The Dictionary of Old English explores the brutality and elegance of our ancestral tongue.
By Ammon Shea
“Dictionaries are like watches, the worst is better than none, and the best cannot be expected to go quite true.” So said Samuel Johnson, according to James Boswell—and if any man can get away with making a pithy, slightly nonsensical, yet somehow illuminating statement about the merits of dictionaries, repositories of our language, it is Johnson.
Watches and other kinds of clocks may not “go quite true” yet, but they have managed to attain such a degree of exactness that the point is largely moot. The most accurate form of timekeeper available today, a cesium fountain atomic clock, is expected to become inaccurate by no more than a single second over the next fifty-plus million years (although it is by no means clear what other clock might be used to judge the world’s most accurate timekeeper).
What of dictionaries? Have they been improved to the same extent as clocks? Is there somewhere a dictionary that is expected to be wrong by only one word in the next fifty million years?
It not only has not been done, it cannot be done, for there is no such thing as a perfect dictionary.
There are a number of reasons that a perfect (or even near perfect) dictionary is an impossibility: First, any dictionary is out of date before it is even finished. For instance, the first edition of the Oxford English Dictionary began publishing in 1884 and finished some forty-four years later, by which point the editors had to begin revising it, adding the words that had assumed prominence in the intervening years. During the time that it was being compiled, the language that it defined was continuing its incorrigible and immutable process of mutability. Semantic change waits for no man.
Second, no dictionary could ever truly be comprehensive. One might very well say that a perfect dictionary would include all the words in a language. But if this were so, it would include not only the hundreds of thousands of common and not-so-common terms found in an unabridged dictionary, but also several million scientific words that are used by only a handful of professionals. To include all possible words would swamp the vernacular of the language in a sea of jargon and specialized terminology. So a perfect dictionary presents a conundrum of size: If it doesn’t include all the words, it is incomplete, and if it does, it has too much information.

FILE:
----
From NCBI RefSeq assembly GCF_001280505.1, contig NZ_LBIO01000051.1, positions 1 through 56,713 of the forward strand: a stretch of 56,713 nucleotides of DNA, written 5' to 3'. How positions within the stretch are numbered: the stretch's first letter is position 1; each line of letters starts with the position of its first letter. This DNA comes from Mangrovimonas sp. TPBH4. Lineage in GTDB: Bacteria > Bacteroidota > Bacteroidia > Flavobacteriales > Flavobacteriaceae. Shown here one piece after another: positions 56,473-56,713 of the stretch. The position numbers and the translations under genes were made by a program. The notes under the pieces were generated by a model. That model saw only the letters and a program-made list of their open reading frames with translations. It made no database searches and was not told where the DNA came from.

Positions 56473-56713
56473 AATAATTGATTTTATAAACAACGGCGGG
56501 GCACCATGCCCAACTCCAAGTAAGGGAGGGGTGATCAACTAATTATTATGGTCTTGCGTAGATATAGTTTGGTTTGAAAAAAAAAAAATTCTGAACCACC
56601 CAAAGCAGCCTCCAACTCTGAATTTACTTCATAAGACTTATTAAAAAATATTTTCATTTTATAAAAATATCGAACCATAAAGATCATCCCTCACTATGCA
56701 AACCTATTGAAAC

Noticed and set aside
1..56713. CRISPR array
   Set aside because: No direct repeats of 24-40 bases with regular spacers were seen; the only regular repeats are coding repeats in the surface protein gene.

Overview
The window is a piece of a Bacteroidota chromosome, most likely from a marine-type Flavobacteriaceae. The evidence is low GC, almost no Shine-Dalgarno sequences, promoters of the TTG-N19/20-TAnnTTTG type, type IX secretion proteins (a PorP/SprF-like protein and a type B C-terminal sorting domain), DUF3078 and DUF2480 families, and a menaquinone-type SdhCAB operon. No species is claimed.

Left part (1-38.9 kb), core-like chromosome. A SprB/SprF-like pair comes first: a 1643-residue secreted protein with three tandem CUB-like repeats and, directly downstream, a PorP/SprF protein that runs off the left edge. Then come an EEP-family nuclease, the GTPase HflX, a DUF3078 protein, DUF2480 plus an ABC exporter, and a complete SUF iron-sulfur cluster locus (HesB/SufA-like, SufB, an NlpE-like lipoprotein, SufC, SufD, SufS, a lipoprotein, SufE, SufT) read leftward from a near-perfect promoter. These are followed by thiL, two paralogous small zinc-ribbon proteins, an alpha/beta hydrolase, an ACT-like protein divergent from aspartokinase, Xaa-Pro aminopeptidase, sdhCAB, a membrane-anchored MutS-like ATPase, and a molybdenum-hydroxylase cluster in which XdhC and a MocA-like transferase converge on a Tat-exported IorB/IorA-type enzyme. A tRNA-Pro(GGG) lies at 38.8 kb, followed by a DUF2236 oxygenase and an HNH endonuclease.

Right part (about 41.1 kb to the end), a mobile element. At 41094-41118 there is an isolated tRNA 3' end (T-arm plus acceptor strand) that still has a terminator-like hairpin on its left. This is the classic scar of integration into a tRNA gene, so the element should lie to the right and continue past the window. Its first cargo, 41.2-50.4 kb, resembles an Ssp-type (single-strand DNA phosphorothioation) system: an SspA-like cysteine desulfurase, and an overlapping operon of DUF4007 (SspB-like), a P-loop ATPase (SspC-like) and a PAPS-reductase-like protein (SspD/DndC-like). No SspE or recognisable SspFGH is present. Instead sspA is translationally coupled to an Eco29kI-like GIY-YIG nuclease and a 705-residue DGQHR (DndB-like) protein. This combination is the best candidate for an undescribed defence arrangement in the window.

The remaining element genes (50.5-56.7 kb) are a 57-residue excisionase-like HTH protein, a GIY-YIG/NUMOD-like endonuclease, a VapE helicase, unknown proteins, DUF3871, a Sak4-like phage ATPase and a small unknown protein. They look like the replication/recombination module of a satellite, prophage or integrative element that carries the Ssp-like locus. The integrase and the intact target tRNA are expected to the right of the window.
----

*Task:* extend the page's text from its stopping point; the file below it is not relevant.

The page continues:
Third, and perhaps the most insurmountable obstacle of all, dictionaries are intended to reflect a language as it is used, whether spoken or written, and this can never be done in anything less than an incomplete fashion. In the United States alone there are now hundreds of thousands of books being published every year. To read all of them (and many are doubtless not worth reading) and keep track of all of the word usage and meanings within would require an army of erudite madmen.
And so having established that there is no such thing as a perfect dictionary, it really is quite delightful to discover that a small team of researchers has decided to not be bothered by this minor point, and is attempting to write one anyway.
They are creating a dictionary that includes not only every single word in a specific language, but every shade of meaning that each of these words has ever had. They can do this because they have managed to collect and organize every single word of text (that we know of) that native speakers of this language have written.
This is possible because no one has been a native speaker of this language for more than eight hundred years. The lexicographic work in question is the Dictionary of Old English (DOE), currently being compiled at the University of Toronto. This team of researchers, now led by Antonette diPaolo Healey, is working from a corpus that contains every known piece of Anglo-Saxon text (some three thousand items) and is fully searchable by computer.
The DOE corpus is comprehensive, and contains about four million words, which makes it almost five times the size of the collected works of Shakespeare. It represents at least one copy of every piece of surviving Anglo-Saxon writing, although in some cases the corpus has more than a single copy of a work if it is in a different dialect or from a different date. So, by attempting to catalog a dead language (with a vocabulary more or less immune to normal linguistic change) that has a relatively minuscule number of texts to draw from, Healey and her cohorts are putting together what is, at least theoretically, a perfect dictionary.
The question is, Why do we need a dictionary of Old English?
[Read the rest at http://www.neh.gov/news/humanities/2010-01/OldEnglish.html%5D